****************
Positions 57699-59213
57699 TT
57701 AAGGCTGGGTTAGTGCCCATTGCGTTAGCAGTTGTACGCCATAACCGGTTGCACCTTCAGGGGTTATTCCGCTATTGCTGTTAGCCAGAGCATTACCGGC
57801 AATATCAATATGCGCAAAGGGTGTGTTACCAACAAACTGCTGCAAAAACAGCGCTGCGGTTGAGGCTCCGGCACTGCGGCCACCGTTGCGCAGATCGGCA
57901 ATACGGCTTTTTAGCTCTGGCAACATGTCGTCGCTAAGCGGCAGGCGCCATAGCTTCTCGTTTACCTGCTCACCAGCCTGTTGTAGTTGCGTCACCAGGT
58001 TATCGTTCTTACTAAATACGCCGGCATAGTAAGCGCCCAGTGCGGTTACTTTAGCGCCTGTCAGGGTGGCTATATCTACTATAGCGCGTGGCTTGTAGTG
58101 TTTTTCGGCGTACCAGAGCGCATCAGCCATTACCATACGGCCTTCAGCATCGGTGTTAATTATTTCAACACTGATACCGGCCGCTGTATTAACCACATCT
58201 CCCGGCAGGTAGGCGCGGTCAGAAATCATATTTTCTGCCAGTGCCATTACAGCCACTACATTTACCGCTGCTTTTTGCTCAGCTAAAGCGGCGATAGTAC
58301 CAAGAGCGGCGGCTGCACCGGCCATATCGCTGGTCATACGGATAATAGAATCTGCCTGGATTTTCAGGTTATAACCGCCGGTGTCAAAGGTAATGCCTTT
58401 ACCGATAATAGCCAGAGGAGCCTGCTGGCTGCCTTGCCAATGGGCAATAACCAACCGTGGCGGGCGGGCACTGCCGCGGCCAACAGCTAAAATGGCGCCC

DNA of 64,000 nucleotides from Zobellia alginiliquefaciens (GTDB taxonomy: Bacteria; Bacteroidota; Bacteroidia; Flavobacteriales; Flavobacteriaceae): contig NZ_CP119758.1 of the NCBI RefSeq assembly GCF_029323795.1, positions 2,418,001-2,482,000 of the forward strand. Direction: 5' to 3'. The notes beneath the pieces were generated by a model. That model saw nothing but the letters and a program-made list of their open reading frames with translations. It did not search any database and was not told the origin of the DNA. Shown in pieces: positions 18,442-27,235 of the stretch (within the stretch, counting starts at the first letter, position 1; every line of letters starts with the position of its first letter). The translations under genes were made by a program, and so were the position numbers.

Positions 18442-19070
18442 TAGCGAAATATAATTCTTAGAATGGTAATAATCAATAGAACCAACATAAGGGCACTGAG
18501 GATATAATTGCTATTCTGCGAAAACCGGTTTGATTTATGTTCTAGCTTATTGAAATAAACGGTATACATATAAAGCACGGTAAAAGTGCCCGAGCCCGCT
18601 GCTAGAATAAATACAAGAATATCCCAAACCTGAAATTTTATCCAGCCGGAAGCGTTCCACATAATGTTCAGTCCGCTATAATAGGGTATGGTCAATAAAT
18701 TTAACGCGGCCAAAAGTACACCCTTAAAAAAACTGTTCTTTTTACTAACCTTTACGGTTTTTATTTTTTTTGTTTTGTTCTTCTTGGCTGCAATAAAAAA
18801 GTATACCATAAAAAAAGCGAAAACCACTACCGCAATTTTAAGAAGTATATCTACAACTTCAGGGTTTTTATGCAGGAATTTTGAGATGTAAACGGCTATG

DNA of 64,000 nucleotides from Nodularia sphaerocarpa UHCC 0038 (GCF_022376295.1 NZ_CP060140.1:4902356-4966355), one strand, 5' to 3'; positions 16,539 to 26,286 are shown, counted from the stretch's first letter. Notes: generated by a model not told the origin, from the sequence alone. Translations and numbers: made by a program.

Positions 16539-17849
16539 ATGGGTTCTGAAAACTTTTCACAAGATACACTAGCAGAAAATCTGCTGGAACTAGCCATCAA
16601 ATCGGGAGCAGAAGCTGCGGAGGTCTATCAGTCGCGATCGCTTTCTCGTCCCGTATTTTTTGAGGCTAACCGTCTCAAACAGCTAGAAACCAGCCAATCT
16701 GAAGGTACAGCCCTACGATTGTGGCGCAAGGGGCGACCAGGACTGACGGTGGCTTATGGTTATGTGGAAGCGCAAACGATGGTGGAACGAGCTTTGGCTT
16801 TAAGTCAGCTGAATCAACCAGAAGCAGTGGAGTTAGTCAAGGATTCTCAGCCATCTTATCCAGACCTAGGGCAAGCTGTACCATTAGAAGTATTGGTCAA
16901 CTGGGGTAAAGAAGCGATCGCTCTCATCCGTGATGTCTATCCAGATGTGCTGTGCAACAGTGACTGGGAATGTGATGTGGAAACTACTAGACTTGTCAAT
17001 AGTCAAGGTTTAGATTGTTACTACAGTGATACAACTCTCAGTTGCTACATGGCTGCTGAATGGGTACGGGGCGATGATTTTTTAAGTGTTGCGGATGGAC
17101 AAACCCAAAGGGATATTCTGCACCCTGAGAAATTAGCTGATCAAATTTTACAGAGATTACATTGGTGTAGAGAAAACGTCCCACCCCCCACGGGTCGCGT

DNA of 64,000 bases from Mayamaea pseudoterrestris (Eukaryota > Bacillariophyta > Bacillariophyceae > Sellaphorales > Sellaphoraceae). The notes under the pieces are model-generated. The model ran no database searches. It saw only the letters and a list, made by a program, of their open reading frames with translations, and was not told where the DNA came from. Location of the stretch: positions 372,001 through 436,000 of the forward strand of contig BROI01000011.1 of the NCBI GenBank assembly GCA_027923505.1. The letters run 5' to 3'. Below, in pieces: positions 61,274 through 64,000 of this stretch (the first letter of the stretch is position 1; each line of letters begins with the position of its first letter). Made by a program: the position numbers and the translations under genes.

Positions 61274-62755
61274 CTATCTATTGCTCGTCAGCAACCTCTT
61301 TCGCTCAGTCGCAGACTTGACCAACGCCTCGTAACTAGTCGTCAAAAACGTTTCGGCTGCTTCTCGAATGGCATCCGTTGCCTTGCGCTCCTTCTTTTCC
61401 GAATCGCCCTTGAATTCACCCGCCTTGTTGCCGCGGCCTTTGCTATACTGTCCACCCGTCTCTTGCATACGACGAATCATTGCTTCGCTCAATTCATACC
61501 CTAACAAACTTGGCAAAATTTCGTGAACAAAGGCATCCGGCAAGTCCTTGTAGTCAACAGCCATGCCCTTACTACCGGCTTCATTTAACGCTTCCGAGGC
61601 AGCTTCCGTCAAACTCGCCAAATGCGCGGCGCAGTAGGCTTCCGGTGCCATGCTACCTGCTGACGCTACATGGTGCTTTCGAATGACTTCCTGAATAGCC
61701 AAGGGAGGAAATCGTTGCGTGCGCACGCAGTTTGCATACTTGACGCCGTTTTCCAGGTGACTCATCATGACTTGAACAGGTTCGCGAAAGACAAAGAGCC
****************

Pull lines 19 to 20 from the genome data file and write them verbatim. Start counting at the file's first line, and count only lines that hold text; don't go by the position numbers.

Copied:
Positions 16539-17849
16539 ATGGGTTCTGAAAACTTTTCACAAGATACACTAGCAGAAAATCTGCTGGAACTAGCCATCAA